The modern observer can hardly fail to form an unfavourable appraisal of the Roman administration of criminal justice. A survey of civil law and procedure would fare better as this field early displayed logical categorization and generally produced adequate results. Roman criminal justice appears as haphazard, capricious, opportunistic and remote from the contemporary standards of equal protection of the laws. Proceedings in the standing courts were cumbersome and trials could be protracted as cases were often heard more than once. Although a jury of less than a 100 members could grasp complicated evidence and assess the parties’ credibility better than a crowd of thousands, jurors were often as susceptible to corruption and bribery as the people in the turbulent iudicia populi. A less unfavourable appraisal of the Roman criminal justice system is formed if one contemplates the immense pressures of a rapidly expanding empire. Further, the adverse circumstances of a largely haphazard evolution engendered many new concepts and categories of criminal wrongdoing (such as crimes against public order and the security of the state, various types of fraud, corruption and abuse of office) that furnished the framework for the subsequent development of the criminal law.
4.4 The Administration of Criminal Justice in the Principate Age
At the end of the republican era, the jurisdiction of the assemblies in capital crimes had entirely disappeared. The ordinary mode of criminal trial for serious offences featured a prosecution before a standing court (quaestio perpetua). Less serious offences were dealt with in a summary fashion by lower-grade magistrates, the tresviri capitales. Shortly after the establishment of the Principate, the tasks of the tresviri capitales were assumed by imperial officials (vigiles) acting under the supervision of the praefectus vigilum.55 On the other hand, the standing jury-courts remained in operation for quite a long time after they were reorganized by the lex Iulia iudiciorum publicorum of Augustus (17 bc). This enactment drastically revised the composition of the jury-courts in the spirit of broadening the socio-economic basis of public participation, and prescribed the rules of procedure governing the conduct of trials. A general list of jurors was established comprising four categories based on status and property qualifications: senatorials; equestrians; the tribuni aerarii; and finally, a new class formed by the owners of property worth 200,000 sesterces (duocentenarii) who would be summoned in cases of minor importance. Moreover, the minimum age for jury service was lowered from 30 to 25, so that there always existed sufficient citizens to serve as jurors. In 18 bc, Augustus completed the system of quaestiones perpetuae by creating two new tribunals of this kind: the quaestio de adulteriis and the quaestio de annona. The jurisdiction of the first court encompassed cases of adultery (adulterium), extra-marital relationships involving women of a high social standing, and procurement.56 The second court dealt with accusations against merchants who endeavoured to raise the market prices of foodstuffs, or who engaged in unfair practices relating to the supply or transportation of food.57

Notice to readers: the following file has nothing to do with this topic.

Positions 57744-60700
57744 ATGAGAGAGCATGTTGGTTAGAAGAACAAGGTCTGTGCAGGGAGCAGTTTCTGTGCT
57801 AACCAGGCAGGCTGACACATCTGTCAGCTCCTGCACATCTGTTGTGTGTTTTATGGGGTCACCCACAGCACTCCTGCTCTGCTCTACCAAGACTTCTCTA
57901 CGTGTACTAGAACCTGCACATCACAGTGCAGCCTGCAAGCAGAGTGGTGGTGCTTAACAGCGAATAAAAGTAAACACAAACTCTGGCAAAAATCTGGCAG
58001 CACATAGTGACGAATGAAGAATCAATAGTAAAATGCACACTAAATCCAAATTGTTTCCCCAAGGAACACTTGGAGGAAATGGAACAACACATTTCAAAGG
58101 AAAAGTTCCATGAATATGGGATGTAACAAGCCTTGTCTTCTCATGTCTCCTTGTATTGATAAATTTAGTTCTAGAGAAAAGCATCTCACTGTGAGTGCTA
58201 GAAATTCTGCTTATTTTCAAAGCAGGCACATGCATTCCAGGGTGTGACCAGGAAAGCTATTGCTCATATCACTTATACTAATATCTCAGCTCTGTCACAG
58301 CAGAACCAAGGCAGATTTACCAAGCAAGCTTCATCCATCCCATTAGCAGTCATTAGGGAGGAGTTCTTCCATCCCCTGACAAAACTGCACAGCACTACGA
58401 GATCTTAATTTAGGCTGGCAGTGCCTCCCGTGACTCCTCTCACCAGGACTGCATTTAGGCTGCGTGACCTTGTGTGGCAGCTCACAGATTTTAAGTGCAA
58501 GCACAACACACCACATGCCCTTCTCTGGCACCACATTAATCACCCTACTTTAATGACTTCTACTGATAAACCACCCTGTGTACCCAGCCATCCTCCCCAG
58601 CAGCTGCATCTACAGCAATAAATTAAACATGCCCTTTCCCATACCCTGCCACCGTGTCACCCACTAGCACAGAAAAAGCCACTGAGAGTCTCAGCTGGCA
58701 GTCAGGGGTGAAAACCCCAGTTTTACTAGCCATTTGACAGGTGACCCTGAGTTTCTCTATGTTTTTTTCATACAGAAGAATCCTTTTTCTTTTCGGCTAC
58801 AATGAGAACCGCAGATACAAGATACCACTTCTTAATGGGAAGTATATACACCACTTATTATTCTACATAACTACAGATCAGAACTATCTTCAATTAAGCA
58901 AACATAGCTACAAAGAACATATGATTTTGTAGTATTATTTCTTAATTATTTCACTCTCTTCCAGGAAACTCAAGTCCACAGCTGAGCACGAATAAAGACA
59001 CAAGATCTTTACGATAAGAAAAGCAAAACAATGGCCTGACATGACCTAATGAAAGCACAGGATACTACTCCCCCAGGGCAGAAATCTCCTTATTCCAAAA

However, since trial by jury was not readily amenable to official control, the system of the quaestiones perpetuae was contrary to the spirit of the new imperial regime. Apart from this fact, the standing court system had several deficiencies that were not adequately addressed by the Augustan legislation. Firstly, each quaestio was constituted in a specific manner according to the statute that originally established it (or possibly according to some subsequent statute), and could only tackle a particular offence category as specified in such statute. Hence, frequently a wrongful act that merited punishment as a crime was not punished as it did not precisely fulfill the definitional requirements of any of those offence categories for which quaestiones had been instituted. Secondly, the statutory enactment establishing a quaestio (or possibly a subsequent statute) prescribed the punishment for the specific category of offence in question, and this punishment automatically attached on conviction. Thus, the tribunal had no power to either increase or mitigate such punishment to address the circumstances of the individual case. In general, the penalties imposed for offences captured by the jurisdiction of the jury-courts were often regarded as too mild and therefore disproportionate to the gravity of the offences committed. In addition, proceedings in the jury-courts were expensive, laborious and even protracted as the cases were often heard more than once. Thus, since the early years of the Principate the work of the jury-courts was supplemented by the new extraordinary jurisdiction (cognitio extraordinaria) of the emperor and those officials to whom he delegated his judicial powers. At the same time, the princeps-emperor sanctioned the senate’s assumption of an extraordinary criminal jurisdiction. In a sense, the senate may be construed to have replaced the popular assemblies’ jurisdiction and this body was resorted to mainly in cases involving offences with a political nature or any case where the accused was a senator. In principle, these two jurisdictions were concurrent but reality exposes the more extensive nature of the emperor’s jurisdiction from the start. As more offences fell within the sphere of the new tribunals’ jurisdiction over time, the quaestiones perpetuae faded into the background and finally disappeared in the early years of the third century ad.58